Birder's Guide

MAY 2015

Birder's Guide is the American Birding Association's newest publication. Each issue focuses on a key subject, providing tips from experienced birders on a wide variety of topics like Travel, Listing & Taxonomy, Gear, and Conservation & Community.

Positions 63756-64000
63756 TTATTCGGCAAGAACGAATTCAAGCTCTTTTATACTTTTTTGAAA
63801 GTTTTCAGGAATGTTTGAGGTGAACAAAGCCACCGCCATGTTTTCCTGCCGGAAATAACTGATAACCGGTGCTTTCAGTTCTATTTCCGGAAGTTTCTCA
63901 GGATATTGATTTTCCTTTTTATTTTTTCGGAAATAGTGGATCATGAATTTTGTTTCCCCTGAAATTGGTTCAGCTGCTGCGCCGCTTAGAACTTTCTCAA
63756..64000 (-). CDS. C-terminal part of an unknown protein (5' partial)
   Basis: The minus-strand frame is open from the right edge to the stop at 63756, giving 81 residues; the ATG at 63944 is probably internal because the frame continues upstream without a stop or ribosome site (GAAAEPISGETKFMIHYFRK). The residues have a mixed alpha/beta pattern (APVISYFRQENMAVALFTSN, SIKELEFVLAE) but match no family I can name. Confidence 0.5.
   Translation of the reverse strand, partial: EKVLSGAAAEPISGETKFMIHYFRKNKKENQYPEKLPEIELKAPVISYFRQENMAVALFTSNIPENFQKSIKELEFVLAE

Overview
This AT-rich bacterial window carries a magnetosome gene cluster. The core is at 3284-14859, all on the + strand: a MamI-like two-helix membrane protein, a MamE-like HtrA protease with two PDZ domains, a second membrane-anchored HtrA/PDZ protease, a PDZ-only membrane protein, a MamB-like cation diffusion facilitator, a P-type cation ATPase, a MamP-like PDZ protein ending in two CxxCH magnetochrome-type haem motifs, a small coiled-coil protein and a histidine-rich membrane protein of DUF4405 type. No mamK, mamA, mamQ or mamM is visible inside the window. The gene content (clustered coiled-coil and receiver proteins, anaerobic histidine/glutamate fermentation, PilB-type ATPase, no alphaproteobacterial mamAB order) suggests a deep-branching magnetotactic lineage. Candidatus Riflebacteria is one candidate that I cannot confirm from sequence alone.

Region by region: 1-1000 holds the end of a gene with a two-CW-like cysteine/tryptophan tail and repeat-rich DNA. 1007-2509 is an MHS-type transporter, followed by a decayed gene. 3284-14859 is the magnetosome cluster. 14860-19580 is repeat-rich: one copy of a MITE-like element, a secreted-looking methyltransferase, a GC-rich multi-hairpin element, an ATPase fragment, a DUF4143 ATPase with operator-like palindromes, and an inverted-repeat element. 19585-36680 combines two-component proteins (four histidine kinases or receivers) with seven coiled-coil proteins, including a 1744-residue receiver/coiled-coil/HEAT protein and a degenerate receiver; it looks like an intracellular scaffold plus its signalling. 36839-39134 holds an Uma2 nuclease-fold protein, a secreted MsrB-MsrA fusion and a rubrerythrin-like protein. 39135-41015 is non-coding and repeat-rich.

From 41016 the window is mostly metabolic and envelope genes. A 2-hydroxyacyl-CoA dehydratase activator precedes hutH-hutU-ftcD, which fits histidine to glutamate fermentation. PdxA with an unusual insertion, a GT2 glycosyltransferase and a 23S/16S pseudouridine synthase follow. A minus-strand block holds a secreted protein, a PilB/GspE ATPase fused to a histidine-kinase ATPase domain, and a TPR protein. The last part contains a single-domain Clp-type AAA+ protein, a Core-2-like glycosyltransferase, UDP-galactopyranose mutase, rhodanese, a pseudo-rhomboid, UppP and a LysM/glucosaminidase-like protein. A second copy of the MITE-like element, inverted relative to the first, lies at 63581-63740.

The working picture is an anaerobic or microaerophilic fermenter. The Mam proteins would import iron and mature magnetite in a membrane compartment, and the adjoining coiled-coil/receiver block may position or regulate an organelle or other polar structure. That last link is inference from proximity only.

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7 May 2015 | Birder's Guide to Conservation & Community tinent-wide scale, these data should help show where kestrels are nesting and why some populations are declining. Anyone with a kestrel nest box can list it on the American Kestrel Partnership's website (below). If you don't have a kestrel box but have some suitable land, why not put one up? As Miller points out, screech- owls take the same size nest box, so you might get some owls as well. To fnd out more, check out kestrel. peregrinefund.org. Gillian Martin: Life for Dead Trees ––––––––––––––––––––––––––––––––– If you were a bluebird, wouldn't you prefer a nice dead tree over a nest box? Gillian Martin, Program Director of the Southern Cal - ifornia Bluebird Club's Cavity Conservation Initiative, be- lieves the answer is YES. Martin and other members of the all-volunteer bluebird club are passionate about their relatively new program to retain dead trees in urban areas, and they are encour- aged by some early success. The club provides nest boxes for cavity-nesting birds to compensate for the wide- spread removal of dead trees in which they historically nested. In 2012, club mem- bers recognized the growing dependence of these birds on artifcial cavities as well as the unsustainability of such a stop-gap measure. "The root problem—the removal of dead trees—was going unchecked," Martin says. "And what a poor substitute nest boxes are for dead trees!" The club started the Cavity Conserva- tion Initiative to encourage the retention of dead trees, not only for cavity-nesting birds but also for the many contributions that dead trees make to diversify habitats. Martin and volunteers designed ma- terials and public programs to help land managers in Orange County manage snags while enabling them to reduce risk to peo- ple and property. They helped change tree- management policies within the county and city parks as well as golf courses and other locations. They also created Wildlife Tree signs that can be nailed to dead and dying trees. The cost of their newest sign was under- written by the Land Trust of the Upper Arkansas. Signs explain the value of these trees to wildlife and prevent their acciden- tal removal. Trees with signage also serve as study subjects for youth on feld trips. Youngsters are rewarded with a charm- ing Wildlife Tree Warden patch and are Noah Strycker Creswell, Oregon noah.strycker@gmail.com Above, fourth grader Rachel Supnick, with her classmate, Max Levinson, proudly shows off a few of her kestrel nest boxes. Photo © Stacia Supnick Callie (left), an "education raptor" at The Avian Reconditioning Center in Florida, checks out a nest box. Photo © Allison Miller Community events change attitudes about dead trees. Photo © Gillian Martin

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